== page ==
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“We’ve All Heard about the Internal Squabbles amongst the Soul Coughing Members… Well Heeeere’s What IIIIII Think”

God, it just never added up to me — the constant, incessant bit**ing on the part of singer M. Doughty, the breaking up two years AFTER their final album came out, and just all the bad pub. that the Soul Coughing band relations used to get. Well, there are other things that never sat right with me, too, like how Pitchfork’s Brent Dicrescenzo could so mercilessly rip a song as catchy and seemingly innocuous as “Circles” (I mean I realize that innocuousness probably the encompassed the exception he took to it, but you know what I mean), and how people can be so opinionated about their non-Ruby Vroom albums when even in their later days they were still head and shoulders above, say, Cornershop, or Tonic.

Well, it’s sort of sad to say, but after seeing the music video for “Super Bon Bon,” it’s sort of coming together to me as to why Soul Coughing’s lead singer would detest his tenure with the band that made him a famous musician. Actually, though, it may have nothing to do with personality hostilities in the band, and everything to do with the era in time in which Soul Coughing existed.

See, I don’t think that the music video was Soul Coughing’s strength — not to say that their cinematic spots for “Super Bon Bon” and “Circles” were BAD, necessarily, but the music itself is already so colorful and effervescent that it fully stands on its own. The ’90s, on the other hand, were UNDOUBTEDLY a time of music videos — I can’t think actually of a single notable musical act that made it big between ’92 and ’98 without shooting them. Sure, Pearl Jam would gripe about having to participate in such an expedition and would cease doing them for the middle part of the decade, but only after having orchestrated the riveting, time-stopping visuals for “Jeremy,” as well as I think one other video where Vedder’s like jumping off some huge structure into the crowd, at a concert. Oh yeah, all that and we hate doing videos. Well leave it to Radiohead I guess to ruin it for everyone, as usual, whether it’s being the one stick in the mud band who stands up and volunteers to still play shows in Israel when everybody else is boycotting and desisting, to like early Pearl Jam unleashing some undeniably gripping videos on us, whether it was the gas can homicide of “Karma Police” or Thom Yorke holding his breath for over a minute in the one-shot “No Surprises” (I personally never got into that “Paranoid Android” cartoon clip… maybe I’m just not adventurous).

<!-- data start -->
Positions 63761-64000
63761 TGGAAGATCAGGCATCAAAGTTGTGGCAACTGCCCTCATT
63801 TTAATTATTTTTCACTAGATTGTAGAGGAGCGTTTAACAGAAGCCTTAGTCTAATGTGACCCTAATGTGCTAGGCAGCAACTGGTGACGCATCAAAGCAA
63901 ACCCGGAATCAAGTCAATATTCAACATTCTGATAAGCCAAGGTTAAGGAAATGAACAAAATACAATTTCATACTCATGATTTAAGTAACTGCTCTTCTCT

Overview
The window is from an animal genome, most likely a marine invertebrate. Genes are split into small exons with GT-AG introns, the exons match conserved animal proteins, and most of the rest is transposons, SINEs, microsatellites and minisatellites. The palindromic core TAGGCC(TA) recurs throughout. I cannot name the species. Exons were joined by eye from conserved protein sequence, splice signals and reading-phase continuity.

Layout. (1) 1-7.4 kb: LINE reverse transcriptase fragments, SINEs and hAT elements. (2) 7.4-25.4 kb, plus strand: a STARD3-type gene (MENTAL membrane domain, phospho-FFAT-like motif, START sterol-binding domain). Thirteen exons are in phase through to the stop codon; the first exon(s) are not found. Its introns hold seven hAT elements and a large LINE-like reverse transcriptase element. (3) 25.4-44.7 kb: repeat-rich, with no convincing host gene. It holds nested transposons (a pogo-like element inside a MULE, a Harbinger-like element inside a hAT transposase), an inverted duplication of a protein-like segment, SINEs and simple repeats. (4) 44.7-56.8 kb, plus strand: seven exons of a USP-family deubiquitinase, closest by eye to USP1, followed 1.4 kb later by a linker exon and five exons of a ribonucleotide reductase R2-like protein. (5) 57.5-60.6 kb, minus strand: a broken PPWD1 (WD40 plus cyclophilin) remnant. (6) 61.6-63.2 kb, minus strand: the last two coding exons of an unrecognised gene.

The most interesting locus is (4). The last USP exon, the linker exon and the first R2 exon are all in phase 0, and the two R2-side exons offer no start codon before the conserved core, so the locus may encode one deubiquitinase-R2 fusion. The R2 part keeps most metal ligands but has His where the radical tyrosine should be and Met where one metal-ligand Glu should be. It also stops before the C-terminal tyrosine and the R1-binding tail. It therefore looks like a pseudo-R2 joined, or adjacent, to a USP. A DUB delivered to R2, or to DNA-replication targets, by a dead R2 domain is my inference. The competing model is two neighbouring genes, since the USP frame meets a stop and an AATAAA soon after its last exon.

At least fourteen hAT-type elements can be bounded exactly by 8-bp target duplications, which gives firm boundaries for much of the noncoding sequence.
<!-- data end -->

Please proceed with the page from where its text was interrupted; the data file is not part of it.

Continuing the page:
Now, without question, Soul Coughing, like the ’90s, seems to have more MISUNDERSTOOD traits than it has total traits at large. For instance, in terms of what’s arguably their breakthrough hit, and their first chronological track with any accompanying visuals on Youtube (to this day I have no idea if it’s an amateur video or an official one), your first impression would be that they were a comedy act, like some hilariously nerdy white guy using all these big words in a “rap,” a vocal technique mostly dominated by black people. It’s not until the song’s second half that Doughty rattles off that postmodern slab of gloriously nervous beat poetry (“Moving up to the double M 2000 / I eat up a decade like a flan… I crack nouns brother fu** the verb tense”), and by the point most bong-ripping adolescents would have relinquished attention, like it was chemistry class.

This trippy brand of lyricism would arguably come to define Ruby Vroom even more so than would anything musical, especially since, at the end of the day, what the band was doing early on here was basically regular jazz-fusion and not groundbreakingly original. Unfortunately, such subtlety really had no place in ‘’90s lyrics, as we all know, giving way to “Despite all my rage / I am still just a rat in a cage” or “My 44 makes your all y’all kids don’t grow” or “I did it all for the nookie”. Throw in the natural disadvantage the band was at in the endeavor of shooting videos and you see how the collective was really at odds with the time they were in, as much, if not more than, each other. He**, as I look at Doughty’s puppy-dog stare in the “Circles” video, his Cubist-hipster dancing form which is really quite passable and that band mate in the light bulb suit, I can’t help but ruminate that these were his brothers in life — these bandmates, Sebastian Steinberg, Mark de Gli Antoni and Yuval Gabay, were the

confidantes who went through all the same stuff he did and were really the buoying forces in his life, to juxtapose themselves against the voyeuristic, superstar-seeking media and mainstream.

 

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